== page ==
Concrete is a compound material made from sand, gravel and cement. The cement is a mixture of various minerals which when mixed with water, hydrate and rapidly become hard, binding the sand and gravel into a solid mass. The oldest known surviving concrete is to be found in the former Yugoslavia and was thought to have been laid in 5,600 BC using red lime as the cement.
The Assyrians and Babylonians used clay as the bonding substance or cement. The first major concrete users were the Egyptians in around 2,500 BC and the Romans from 300 BC. The Romans found that by mixing a pink sand-like material which they obtained from Pozzuloli with their normal lime-based concretes they obtained a far stronger material. The pink sand turned out to be fine volcanic ash and they had inadvertently produced the first 'pozzolanic' cement. Pozzolana is anysiliceous or siliceous and aluminous material which possesses little or no cementitious value in itself but will, if finely divided and mixed with water, chemically react with calcium hydroxide to form compounds with cementitious properties.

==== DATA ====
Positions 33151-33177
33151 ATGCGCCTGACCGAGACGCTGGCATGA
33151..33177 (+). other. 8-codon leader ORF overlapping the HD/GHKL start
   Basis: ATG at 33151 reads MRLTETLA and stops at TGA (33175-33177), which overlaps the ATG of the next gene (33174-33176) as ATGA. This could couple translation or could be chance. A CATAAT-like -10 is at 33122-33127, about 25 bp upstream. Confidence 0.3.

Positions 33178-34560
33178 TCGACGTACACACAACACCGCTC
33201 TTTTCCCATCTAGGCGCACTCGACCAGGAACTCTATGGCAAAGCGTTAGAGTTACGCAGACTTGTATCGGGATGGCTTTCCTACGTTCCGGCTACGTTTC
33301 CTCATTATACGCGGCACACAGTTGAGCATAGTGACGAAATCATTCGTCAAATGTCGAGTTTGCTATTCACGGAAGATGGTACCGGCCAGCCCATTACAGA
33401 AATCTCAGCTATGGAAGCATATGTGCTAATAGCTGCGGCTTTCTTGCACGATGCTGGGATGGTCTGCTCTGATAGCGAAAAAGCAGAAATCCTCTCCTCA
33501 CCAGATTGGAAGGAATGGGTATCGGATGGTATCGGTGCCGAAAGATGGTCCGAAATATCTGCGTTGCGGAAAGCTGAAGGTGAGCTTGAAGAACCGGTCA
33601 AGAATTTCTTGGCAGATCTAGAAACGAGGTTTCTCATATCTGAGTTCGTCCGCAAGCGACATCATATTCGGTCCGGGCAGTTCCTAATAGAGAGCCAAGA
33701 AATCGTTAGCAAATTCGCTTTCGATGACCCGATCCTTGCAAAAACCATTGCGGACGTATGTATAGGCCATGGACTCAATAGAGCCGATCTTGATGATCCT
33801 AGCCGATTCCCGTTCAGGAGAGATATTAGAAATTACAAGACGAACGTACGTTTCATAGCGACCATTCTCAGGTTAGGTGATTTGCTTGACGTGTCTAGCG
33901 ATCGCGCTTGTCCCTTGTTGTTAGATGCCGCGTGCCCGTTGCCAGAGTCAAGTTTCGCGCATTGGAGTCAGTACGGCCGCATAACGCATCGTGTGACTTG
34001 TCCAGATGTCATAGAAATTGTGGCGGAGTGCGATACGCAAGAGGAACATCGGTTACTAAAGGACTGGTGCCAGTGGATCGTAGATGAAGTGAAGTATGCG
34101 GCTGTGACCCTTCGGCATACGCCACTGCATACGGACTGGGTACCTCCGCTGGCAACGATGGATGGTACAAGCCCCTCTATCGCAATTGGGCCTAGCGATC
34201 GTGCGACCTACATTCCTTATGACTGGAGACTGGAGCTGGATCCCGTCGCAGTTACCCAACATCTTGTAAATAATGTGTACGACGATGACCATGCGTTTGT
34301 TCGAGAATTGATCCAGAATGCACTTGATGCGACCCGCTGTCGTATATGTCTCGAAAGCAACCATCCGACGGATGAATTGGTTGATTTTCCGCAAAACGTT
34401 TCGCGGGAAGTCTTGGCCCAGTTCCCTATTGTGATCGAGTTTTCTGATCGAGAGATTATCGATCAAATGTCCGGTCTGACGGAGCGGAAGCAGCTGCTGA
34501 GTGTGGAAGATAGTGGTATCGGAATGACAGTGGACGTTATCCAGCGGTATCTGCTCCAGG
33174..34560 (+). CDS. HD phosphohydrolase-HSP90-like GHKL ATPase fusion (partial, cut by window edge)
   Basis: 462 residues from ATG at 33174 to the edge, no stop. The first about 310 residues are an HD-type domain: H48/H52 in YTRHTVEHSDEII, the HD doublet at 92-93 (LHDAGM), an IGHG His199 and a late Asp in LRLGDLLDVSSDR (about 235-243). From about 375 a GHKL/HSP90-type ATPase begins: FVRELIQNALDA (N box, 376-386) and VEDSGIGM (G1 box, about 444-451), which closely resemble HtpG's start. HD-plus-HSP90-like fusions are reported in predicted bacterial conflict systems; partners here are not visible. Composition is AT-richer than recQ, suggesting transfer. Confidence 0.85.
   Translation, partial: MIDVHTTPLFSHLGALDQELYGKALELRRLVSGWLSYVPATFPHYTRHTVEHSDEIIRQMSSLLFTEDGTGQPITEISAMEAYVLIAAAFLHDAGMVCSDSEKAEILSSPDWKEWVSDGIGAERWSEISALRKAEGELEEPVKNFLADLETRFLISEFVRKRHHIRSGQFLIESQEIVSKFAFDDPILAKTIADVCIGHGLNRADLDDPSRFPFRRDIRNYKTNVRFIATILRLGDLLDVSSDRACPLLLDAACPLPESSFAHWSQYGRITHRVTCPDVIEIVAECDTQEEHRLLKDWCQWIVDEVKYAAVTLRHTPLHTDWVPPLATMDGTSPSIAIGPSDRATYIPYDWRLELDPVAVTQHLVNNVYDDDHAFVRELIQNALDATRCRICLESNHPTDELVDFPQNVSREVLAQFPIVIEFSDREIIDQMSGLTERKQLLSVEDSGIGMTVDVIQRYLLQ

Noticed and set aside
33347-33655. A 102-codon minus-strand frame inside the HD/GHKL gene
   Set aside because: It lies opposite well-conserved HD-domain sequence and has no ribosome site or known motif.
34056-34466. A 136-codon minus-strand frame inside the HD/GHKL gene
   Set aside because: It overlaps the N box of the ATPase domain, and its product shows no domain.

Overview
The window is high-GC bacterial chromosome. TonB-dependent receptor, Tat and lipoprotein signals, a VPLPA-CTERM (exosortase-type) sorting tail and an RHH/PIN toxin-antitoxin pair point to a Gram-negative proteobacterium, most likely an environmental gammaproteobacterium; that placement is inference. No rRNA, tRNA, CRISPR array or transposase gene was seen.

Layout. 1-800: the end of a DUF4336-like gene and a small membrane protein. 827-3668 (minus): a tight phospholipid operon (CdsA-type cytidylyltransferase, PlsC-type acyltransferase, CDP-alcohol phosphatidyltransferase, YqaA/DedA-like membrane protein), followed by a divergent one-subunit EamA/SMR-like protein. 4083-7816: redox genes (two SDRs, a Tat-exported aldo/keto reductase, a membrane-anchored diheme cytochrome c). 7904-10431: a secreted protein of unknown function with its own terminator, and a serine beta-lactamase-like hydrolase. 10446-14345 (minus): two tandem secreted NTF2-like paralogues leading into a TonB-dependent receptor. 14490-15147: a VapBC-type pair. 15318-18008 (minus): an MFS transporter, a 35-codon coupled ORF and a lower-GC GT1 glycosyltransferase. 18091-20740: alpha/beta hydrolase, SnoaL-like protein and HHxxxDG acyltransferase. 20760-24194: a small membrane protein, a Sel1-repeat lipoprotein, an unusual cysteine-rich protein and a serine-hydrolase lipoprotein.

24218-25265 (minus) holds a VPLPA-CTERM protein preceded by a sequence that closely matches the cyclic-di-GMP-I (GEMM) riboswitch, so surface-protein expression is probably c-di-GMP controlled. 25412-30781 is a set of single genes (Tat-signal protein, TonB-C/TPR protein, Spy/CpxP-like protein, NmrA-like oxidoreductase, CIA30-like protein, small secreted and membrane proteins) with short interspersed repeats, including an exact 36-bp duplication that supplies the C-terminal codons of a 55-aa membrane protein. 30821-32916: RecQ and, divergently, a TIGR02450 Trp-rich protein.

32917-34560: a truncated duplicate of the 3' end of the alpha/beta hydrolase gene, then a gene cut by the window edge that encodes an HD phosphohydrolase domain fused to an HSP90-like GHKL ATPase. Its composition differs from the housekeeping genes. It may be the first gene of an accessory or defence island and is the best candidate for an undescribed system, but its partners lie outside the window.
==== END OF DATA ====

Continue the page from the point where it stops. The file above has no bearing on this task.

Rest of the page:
The secret of concrete production was lost for many years until in 1756, British engineer, John Smeaton made the first modern concrete (hydraulic cement) by adding pebbles as a coarse aggregate and mixing powered brick into cement. In 1824, English inventor, Joseph Aspdin invented Portland Cement, which has remained the dominant cement used in concrete production. Joseph Aspdin created the first true manufactured cement by burning ground limestone and clay together. The burning process changed the chemical properties of the materials and created a stronger cement than just using plain crushed limestone would produce.
Concrete is the most widely used construction material in the world and with a 9000-year history it has played a major part in shaping modern civilization.
Modern concrete was developed after the discovery of Portland cement. First patented in 1824 but not developed in its present form until 1845 when higher kiln temperatures were achieved, Portland cement made new forms of construction possible.
Despite these advances attempts to supply the building trade with ready mixed concrete on-site floundered until the late 1920's when delivery trucks were fitted with a drum that agitated the concrete while on the move. In the UK, the first Readymix operation was set up in 1930 and by the 1960's a successful national network of concrete plants was firmly established.
Today, Readymix concrete comprises a mix of aggregates, cement, water and a variety of admixtures.